Like cats, your website should fit any container. Photo © Jo Balletti

Six assumptions which could break your website

A mistake consistently made by some of the biggest websites shows they are thinking about responsive web design incorrectly.

“I support both form factors: My iPhoneX and Chrome on a 15" Macbook pro.”

This article won’t be a technical deep dive into Responsive Web Design but instead we will discuss some false assumptions developers often make which will make websites brittle:

“It’s okay to build separate sites for mobile and desktop”

URLs should relate to content not form factor. To assign a different URL to content for different devices violates the One Web Principle. A URL shared from one device should work great on another.

“Mobile and Desktop are the Only Two Form Factors.”

Web Browsers are implemented on a wide variety of devices. There are a wide variety of hand held devices beyond mobile phones such as feature phones, e-readers, tablets and phablets. Which come in a huge variety of screen sizes and aspect ratios.

“Mobile devices have fixed sizes or aspect ratios.”

Frequently website designers will set breakpoints to accommodate the size and aspect ratios of the popular Apple iPhones. Unfortunately this doesn’t reflect the reality of device sizes.

“Window size on mobile devices doesn’t change.”

Samsung DeX
Samsung Galaxy Fold

“Real work gets done on desktop computers or in apps.”

One issue I see is that frequently websites which otherwise do responsive design very well hide essential functionality such as the ability login on mobile with the assumption that real work will be done on the desktop site. This forces users who don’t have a desktop available to use the browsers force desktop mode which will probably be an awkward experience compared to one optimised for mobile.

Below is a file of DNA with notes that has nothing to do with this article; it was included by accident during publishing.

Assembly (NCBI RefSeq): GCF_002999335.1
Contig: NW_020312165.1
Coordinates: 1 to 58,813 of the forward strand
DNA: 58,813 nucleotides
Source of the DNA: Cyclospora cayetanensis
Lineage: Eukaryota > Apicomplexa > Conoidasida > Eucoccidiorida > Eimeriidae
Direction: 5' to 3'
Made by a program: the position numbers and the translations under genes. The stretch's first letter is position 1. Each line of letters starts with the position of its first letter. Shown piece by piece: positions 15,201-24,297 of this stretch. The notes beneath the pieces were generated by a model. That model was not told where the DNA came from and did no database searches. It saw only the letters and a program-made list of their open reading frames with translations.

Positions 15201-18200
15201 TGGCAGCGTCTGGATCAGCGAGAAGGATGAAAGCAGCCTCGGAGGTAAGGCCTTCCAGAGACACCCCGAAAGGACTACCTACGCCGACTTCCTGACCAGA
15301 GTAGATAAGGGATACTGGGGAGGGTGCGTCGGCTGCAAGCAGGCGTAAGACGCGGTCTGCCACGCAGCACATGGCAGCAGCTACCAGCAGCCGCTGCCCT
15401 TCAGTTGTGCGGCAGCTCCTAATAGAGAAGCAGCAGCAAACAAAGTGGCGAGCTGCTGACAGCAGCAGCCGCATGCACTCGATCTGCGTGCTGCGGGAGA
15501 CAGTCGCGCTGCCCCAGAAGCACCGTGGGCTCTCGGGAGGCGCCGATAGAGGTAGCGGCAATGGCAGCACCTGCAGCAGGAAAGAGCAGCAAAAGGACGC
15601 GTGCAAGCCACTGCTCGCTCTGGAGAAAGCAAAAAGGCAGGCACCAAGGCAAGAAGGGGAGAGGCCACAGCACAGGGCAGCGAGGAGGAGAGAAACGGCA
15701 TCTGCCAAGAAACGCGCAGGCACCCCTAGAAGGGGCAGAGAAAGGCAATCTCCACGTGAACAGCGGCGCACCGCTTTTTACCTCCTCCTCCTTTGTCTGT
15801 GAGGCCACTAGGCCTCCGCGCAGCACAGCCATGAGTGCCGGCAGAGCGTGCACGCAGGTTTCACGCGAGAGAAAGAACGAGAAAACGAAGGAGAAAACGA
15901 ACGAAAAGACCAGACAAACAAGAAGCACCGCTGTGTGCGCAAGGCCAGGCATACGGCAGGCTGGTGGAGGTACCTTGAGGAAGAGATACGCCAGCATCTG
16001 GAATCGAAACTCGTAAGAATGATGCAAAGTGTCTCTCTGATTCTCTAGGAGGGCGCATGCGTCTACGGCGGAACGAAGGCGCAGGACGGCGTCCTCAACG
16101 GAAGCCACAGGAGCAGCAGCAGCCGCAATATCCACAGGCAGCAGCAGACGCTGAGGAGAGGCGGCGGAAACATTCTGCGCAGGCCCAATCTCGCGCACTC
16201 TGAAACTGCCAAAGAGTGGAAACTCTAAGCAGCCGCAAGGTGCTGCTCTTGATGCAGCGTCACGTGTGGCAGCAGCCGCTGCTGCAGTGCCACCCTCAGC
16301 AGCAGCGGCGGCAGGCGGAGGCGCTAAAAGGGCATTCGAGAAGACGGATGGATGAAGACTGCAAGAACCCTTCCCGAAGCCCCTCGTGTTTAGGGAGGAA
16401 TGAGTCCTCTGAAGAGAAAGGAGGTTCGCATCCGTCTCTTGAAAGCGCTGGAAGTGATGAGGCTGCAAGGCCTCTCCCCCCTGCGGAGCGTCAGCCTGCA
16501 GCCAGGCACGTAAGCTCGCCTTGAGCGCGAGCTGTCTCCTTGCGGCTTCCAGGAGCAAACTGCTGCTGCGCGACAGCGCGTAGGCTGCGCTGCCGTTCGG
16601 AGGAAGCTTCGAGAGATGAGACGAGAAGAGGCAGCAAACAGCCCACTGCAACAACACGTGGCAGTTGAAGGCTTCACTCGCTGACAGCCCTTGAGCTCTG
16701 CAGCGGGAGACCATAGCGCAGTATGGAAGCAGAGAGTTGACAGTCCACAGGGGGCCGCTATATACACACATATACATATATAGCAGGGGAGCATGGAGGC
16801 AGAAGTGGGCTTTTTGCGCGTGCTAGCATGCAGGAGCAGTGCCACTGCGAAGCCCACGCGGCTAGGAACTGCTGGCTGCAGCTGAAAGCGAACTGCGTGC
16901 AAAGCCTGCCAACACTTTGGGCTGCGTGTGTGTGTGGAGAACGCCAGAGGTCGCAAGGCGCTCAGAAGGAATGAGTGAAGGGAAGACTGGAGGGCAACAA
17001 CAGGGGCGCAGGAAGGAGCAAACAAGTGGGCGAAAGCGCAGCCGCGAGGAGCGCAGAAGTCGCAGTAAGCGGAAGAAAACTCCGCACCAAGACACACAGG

“I can infer whether the user is using touch interface or mouse from the screen size.”

You cannot.

Sigh… so you’ve read this whole article and still want to specifically target the Samsung Galaxy Fold Folding Phone?

Use this information for testing your site only, don’t build these dimensions into your CSS file as break points! Make sure it works at these sizes but don’t handle them as an edge case.

  • Open: 586×820px

What to focus on when building a responsive website

(By responsive website, I just mean website, all websites should be doing this.)

<!--
Meta tag which enables responsive design
has fast clicks and allows pinch to zoom.
-->
<meta name="viewport" content="width=device-width, initial-scale=1">

(Bonus) Some of my favourite CSS Grid tricks

Layout becomes a lot easier when built with CSS Grid, it’s essentially a very powerful layout framework built into the browser.

You don’t need a framework to use CSS Grid. CSS Grid is a framework.

— Rachel Andrew (@rachelandrew)

Custom CSS Properties make doing Responsive design very clean. By only using custom properties in media queries you can make it very explicit what is changing as the screen size changes.

:root {
    --padding: 15px;
    --grid-columns: 5;
}.my-grid {
    display: grid;
    grid-template-columns: repeat(var(--grid-columns), 1fr);
    grid-gap: var(--padding);
}@media only screen and (max-width: 1000px) {
    :root {
        --padding: 10px;
        --grid-columns: 3;
    }
}@media only screen and (max-width: 600px) {
    :root {
        --padding: 20px;
        --grid-columns: 1;
    }
}
// Each emoji represents a grid area, e.g. 🍱 is the header
:root {
  --layout-big: "🍱 🍱" min-content
        "🌯 🐠" min-content
        "🍭 🐠" 1fr
        "🏖️ 🏖️" min-content
        /300px 1fr;
    
  --layout-small: "🍱 🍱" min-content
        "🌯 🍭" min-content
        "🐠 🐠" minmax(min-content, 1fr)
        "🏖️ 🏖️" min-content
        /1fr 1fr;
  
  --active-layout: var(--layout-small);
}header {
  grid-area: 🍱;
}.my-grid {
  display: grid;
  grid-template: var(--active-layout);
  grid-gap: 1em;
}@media only screen and (min-width: 600px) {
  .my-grid {
    --active-layout: var(--layout-big);
  }
}

Samsung Internet Developers

Writings from the Samsung Internet Developer Relations Team. For more info see our disclaimer: https://samsunginter.net/about-blog

Ada Rose Cannon

Written by

Co-chair of the W3C Immersive Web Working Group, Developer Advocate for Samsung.

Samsung Internet Developers

Writings from the Samsung Internet Developer Relations Team. For more info see our disclaimer: https://samsunginter.net/about-blog